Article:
Here are the week’s top nonprofit stories reported elsewhere:
* While securing funds for growth is one of the most difficult tasks for nonprofits, nonprofit financing firm SeaChange, founded by two former Goldman Sachs partners, is employing a system, similar to that used on Wall Street, in which donors can help underwrite an organization instead of placing restrictions on money they give, The New York Times reported August 3.
* Warren Buffet, who pledged billions to the Bill & Melinda Gates Foundation last summer, has forwarded nearly 1,500 letters from struggling individuals asking for money to his sister, Doris, who runs the Sunshine Lady Foundation, The New York Times reported August 3. Her foundation has awarded a total of more than $1.4 million to about 300 letter-writers.
* Grateful patients and their families are becoming a crucial source of funding for the advancement of U.S. health care, which The Giving USA Foundation estimates received about $20 billion overall in donations from individuals, corporations and foundations 2006, The New York Times reported August 5.
* A charge of conflict-of-interest has arisen regarding a panel created to protect the journalistic integrity of Dow Jones, which publishes the Wall Street Journal and is being purchased by News Corp., the newspaper reported August 3. The five panel members were intended to be independent of both companies, but member Nicholas Negroponte oversees a nonprofit backed by News Corp.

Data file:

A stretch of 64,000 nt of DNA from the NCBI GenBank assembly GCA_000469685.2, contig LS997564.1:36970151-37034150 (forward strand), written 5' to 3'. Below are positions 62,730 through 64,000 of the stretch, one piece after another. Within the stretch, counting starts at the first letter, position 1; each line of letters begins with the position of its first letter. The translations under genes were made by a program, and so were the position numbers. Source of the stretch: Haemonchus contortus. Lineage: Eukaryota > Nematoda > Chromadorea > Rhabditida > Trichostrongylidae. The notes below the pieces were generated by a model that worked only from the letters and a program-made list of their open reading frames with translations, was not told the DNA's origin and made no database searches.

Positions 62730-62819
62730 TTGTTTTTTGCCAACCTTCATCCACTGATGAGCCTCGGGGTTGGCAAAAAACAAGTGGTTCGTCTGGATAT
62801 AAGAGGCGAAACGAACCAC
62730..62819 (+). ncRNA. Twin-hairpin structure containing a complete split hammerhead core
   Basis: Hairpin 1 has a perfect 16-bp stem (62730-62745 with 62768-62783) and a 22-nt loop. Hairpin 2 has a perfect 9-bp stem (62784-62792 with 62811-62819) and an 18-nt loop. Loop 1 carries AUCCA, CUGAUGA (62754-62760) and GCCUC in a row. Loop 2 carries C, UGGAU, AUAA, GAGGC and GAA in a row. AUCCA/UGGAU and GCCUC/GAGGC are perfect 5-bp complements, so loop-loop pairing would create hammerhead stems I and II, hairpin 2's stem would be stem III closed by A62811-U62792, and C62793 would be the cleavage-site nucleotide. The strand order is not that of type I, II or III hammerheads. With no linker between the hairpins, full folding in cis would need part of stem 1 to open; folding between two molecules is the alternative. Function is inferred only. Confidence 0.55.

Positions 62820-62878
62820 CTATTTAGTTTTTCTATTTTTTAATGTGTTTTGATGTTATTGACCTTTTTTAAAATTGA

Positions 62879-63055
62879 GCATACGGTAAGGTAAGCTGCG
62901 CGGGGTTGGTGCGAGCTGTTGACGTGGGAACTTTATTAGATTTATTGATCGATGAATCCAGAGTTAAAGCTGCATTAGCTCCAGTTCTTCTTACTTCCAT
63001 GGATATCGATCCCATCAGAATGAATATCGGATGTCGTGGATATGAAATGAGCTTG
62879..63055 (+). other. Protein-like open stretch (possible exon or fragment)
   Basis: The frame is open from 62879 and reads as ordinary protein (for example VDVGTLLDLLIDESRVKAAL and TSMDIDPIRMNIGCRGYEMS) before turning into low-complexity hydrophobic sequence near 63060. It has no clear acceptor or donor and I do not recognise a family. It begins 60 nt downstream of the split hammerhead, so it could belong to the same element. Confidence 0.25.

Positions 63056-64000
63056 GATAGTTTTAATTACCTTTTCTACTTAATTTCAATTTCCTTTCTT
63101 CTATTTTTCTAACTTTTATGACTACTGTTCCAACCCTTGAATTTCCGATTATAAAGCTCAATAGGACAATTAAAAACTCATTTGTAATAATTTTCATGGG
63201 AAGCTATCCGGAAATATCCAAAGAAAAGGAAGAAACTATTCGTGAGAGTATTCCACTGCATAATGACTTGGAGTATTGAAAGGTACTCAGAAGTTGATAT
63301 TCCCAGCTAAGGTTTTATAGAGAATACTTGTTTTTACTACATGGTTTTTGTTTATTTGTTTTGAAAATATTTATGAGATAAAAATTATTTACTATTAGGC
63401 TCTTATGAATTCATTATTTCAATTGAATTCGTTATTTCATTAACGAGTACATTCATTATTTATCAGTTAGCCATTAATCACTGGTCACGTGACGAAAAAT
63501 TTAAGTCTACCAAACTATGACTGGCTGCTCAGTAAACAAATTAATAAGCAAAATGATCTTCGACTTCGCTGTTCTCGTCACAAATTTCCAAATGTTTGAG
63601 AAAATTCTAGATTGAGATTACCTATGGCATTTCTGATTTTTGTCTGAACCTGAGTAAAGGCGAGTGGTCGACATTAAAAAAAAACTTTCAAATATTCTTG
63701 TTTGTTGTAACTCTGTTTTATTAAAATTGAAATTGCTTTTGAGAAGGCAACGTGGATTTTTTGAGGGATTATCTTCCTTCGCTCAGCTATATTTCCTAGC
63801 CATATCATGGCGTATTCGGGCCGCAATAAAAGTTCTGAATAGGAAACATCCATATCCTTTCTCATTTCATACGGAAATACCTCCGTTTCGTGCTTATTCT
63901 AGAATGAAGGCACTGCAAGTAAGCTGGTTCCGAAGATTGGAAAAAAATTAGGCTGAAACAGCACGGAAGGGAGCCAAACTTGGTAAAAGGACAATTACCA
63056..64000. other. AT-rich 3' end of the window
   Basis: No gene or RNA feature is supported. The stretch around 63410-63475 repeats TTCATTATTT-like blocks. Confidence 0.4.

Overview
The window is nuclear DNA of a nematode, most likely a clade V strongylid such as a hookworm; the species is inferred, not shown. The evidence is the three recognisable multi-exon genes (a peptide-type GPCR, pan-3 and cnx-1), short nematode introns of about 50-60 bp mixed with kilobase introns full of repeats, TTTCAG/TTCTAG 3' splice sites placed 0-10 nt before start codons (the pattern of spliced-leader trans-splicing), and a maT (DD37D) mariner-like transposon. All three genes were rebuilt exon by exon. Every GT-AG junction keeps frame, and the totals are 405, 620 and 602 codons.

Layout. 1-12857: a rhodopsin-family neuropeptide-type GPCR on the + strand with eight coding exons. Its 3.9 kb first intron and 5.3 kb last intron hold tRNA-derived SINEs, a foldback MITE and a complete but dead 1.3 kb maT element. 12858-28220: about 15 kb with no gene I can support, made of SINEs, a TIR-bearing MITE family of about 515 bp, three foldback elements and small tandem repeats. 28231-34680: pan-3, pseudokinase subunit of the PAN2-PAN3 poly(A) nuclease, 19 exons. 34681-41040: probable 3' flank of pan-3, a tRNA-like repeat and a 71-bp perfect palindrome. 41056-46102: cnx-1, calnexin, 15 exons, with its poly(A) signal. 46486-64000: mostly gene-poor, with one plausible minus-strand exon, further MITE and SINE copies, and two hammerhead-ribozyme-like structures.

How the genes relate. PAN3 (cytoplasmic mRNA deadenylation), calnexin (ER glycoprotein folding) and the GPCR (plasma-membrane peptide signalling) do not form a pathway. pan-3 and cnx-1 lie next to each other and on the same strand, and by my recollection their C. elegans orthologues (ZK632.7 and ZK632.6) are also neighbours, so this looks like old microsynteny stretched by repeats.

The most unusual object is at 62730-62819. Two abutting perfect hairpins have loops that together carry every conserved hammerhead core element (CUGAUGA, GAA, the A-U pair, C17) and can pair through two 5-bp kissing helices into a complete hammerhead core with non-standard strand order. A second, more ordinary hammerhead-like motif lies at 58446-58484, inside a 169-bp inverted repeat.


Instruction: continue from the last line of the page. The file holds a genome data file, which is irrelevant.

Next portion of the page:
* The School of Engineering and Applied Science at the University of Pennsylvania received a $20 million gift from alumnus Krishna P. Singh for a planned nanotechnology center that will serve the Philadelphia area, the Philadelphia Business Journal reported August 3. The gift is the largest in the school’s history.
* After a decade of evidence-gathering, federal prosecutors are building a case against the Holy Land Foundation for Relief and Development, at one time one of the country’s largest Muslim charities, The Washington Post reported August 4. Among other things, evidence shows money going back and forth between Hamas spiritual leaders and radical Muslim groups.
* Former state senator David Magnani has been named executive director of the new Massachusetts Nonprofit Network, the first group in the state to represent nonprofits as a whole, The Boston Globe reported August 6. The group aims to raise public awareness and advocacy for the nearly 25,000 organizations it represents.
* In a paper published in the Journal of Personality and Social Psychology, Geoffrey Miller of the University of New Mexico tests his hypothesis of the human “mating mind,” saying that both conspicuous consumption and altruism toward strangers are behaviors linked to attraction of the opposite sex, the Economist.com reported August 2.
-Compiled by Angela Strader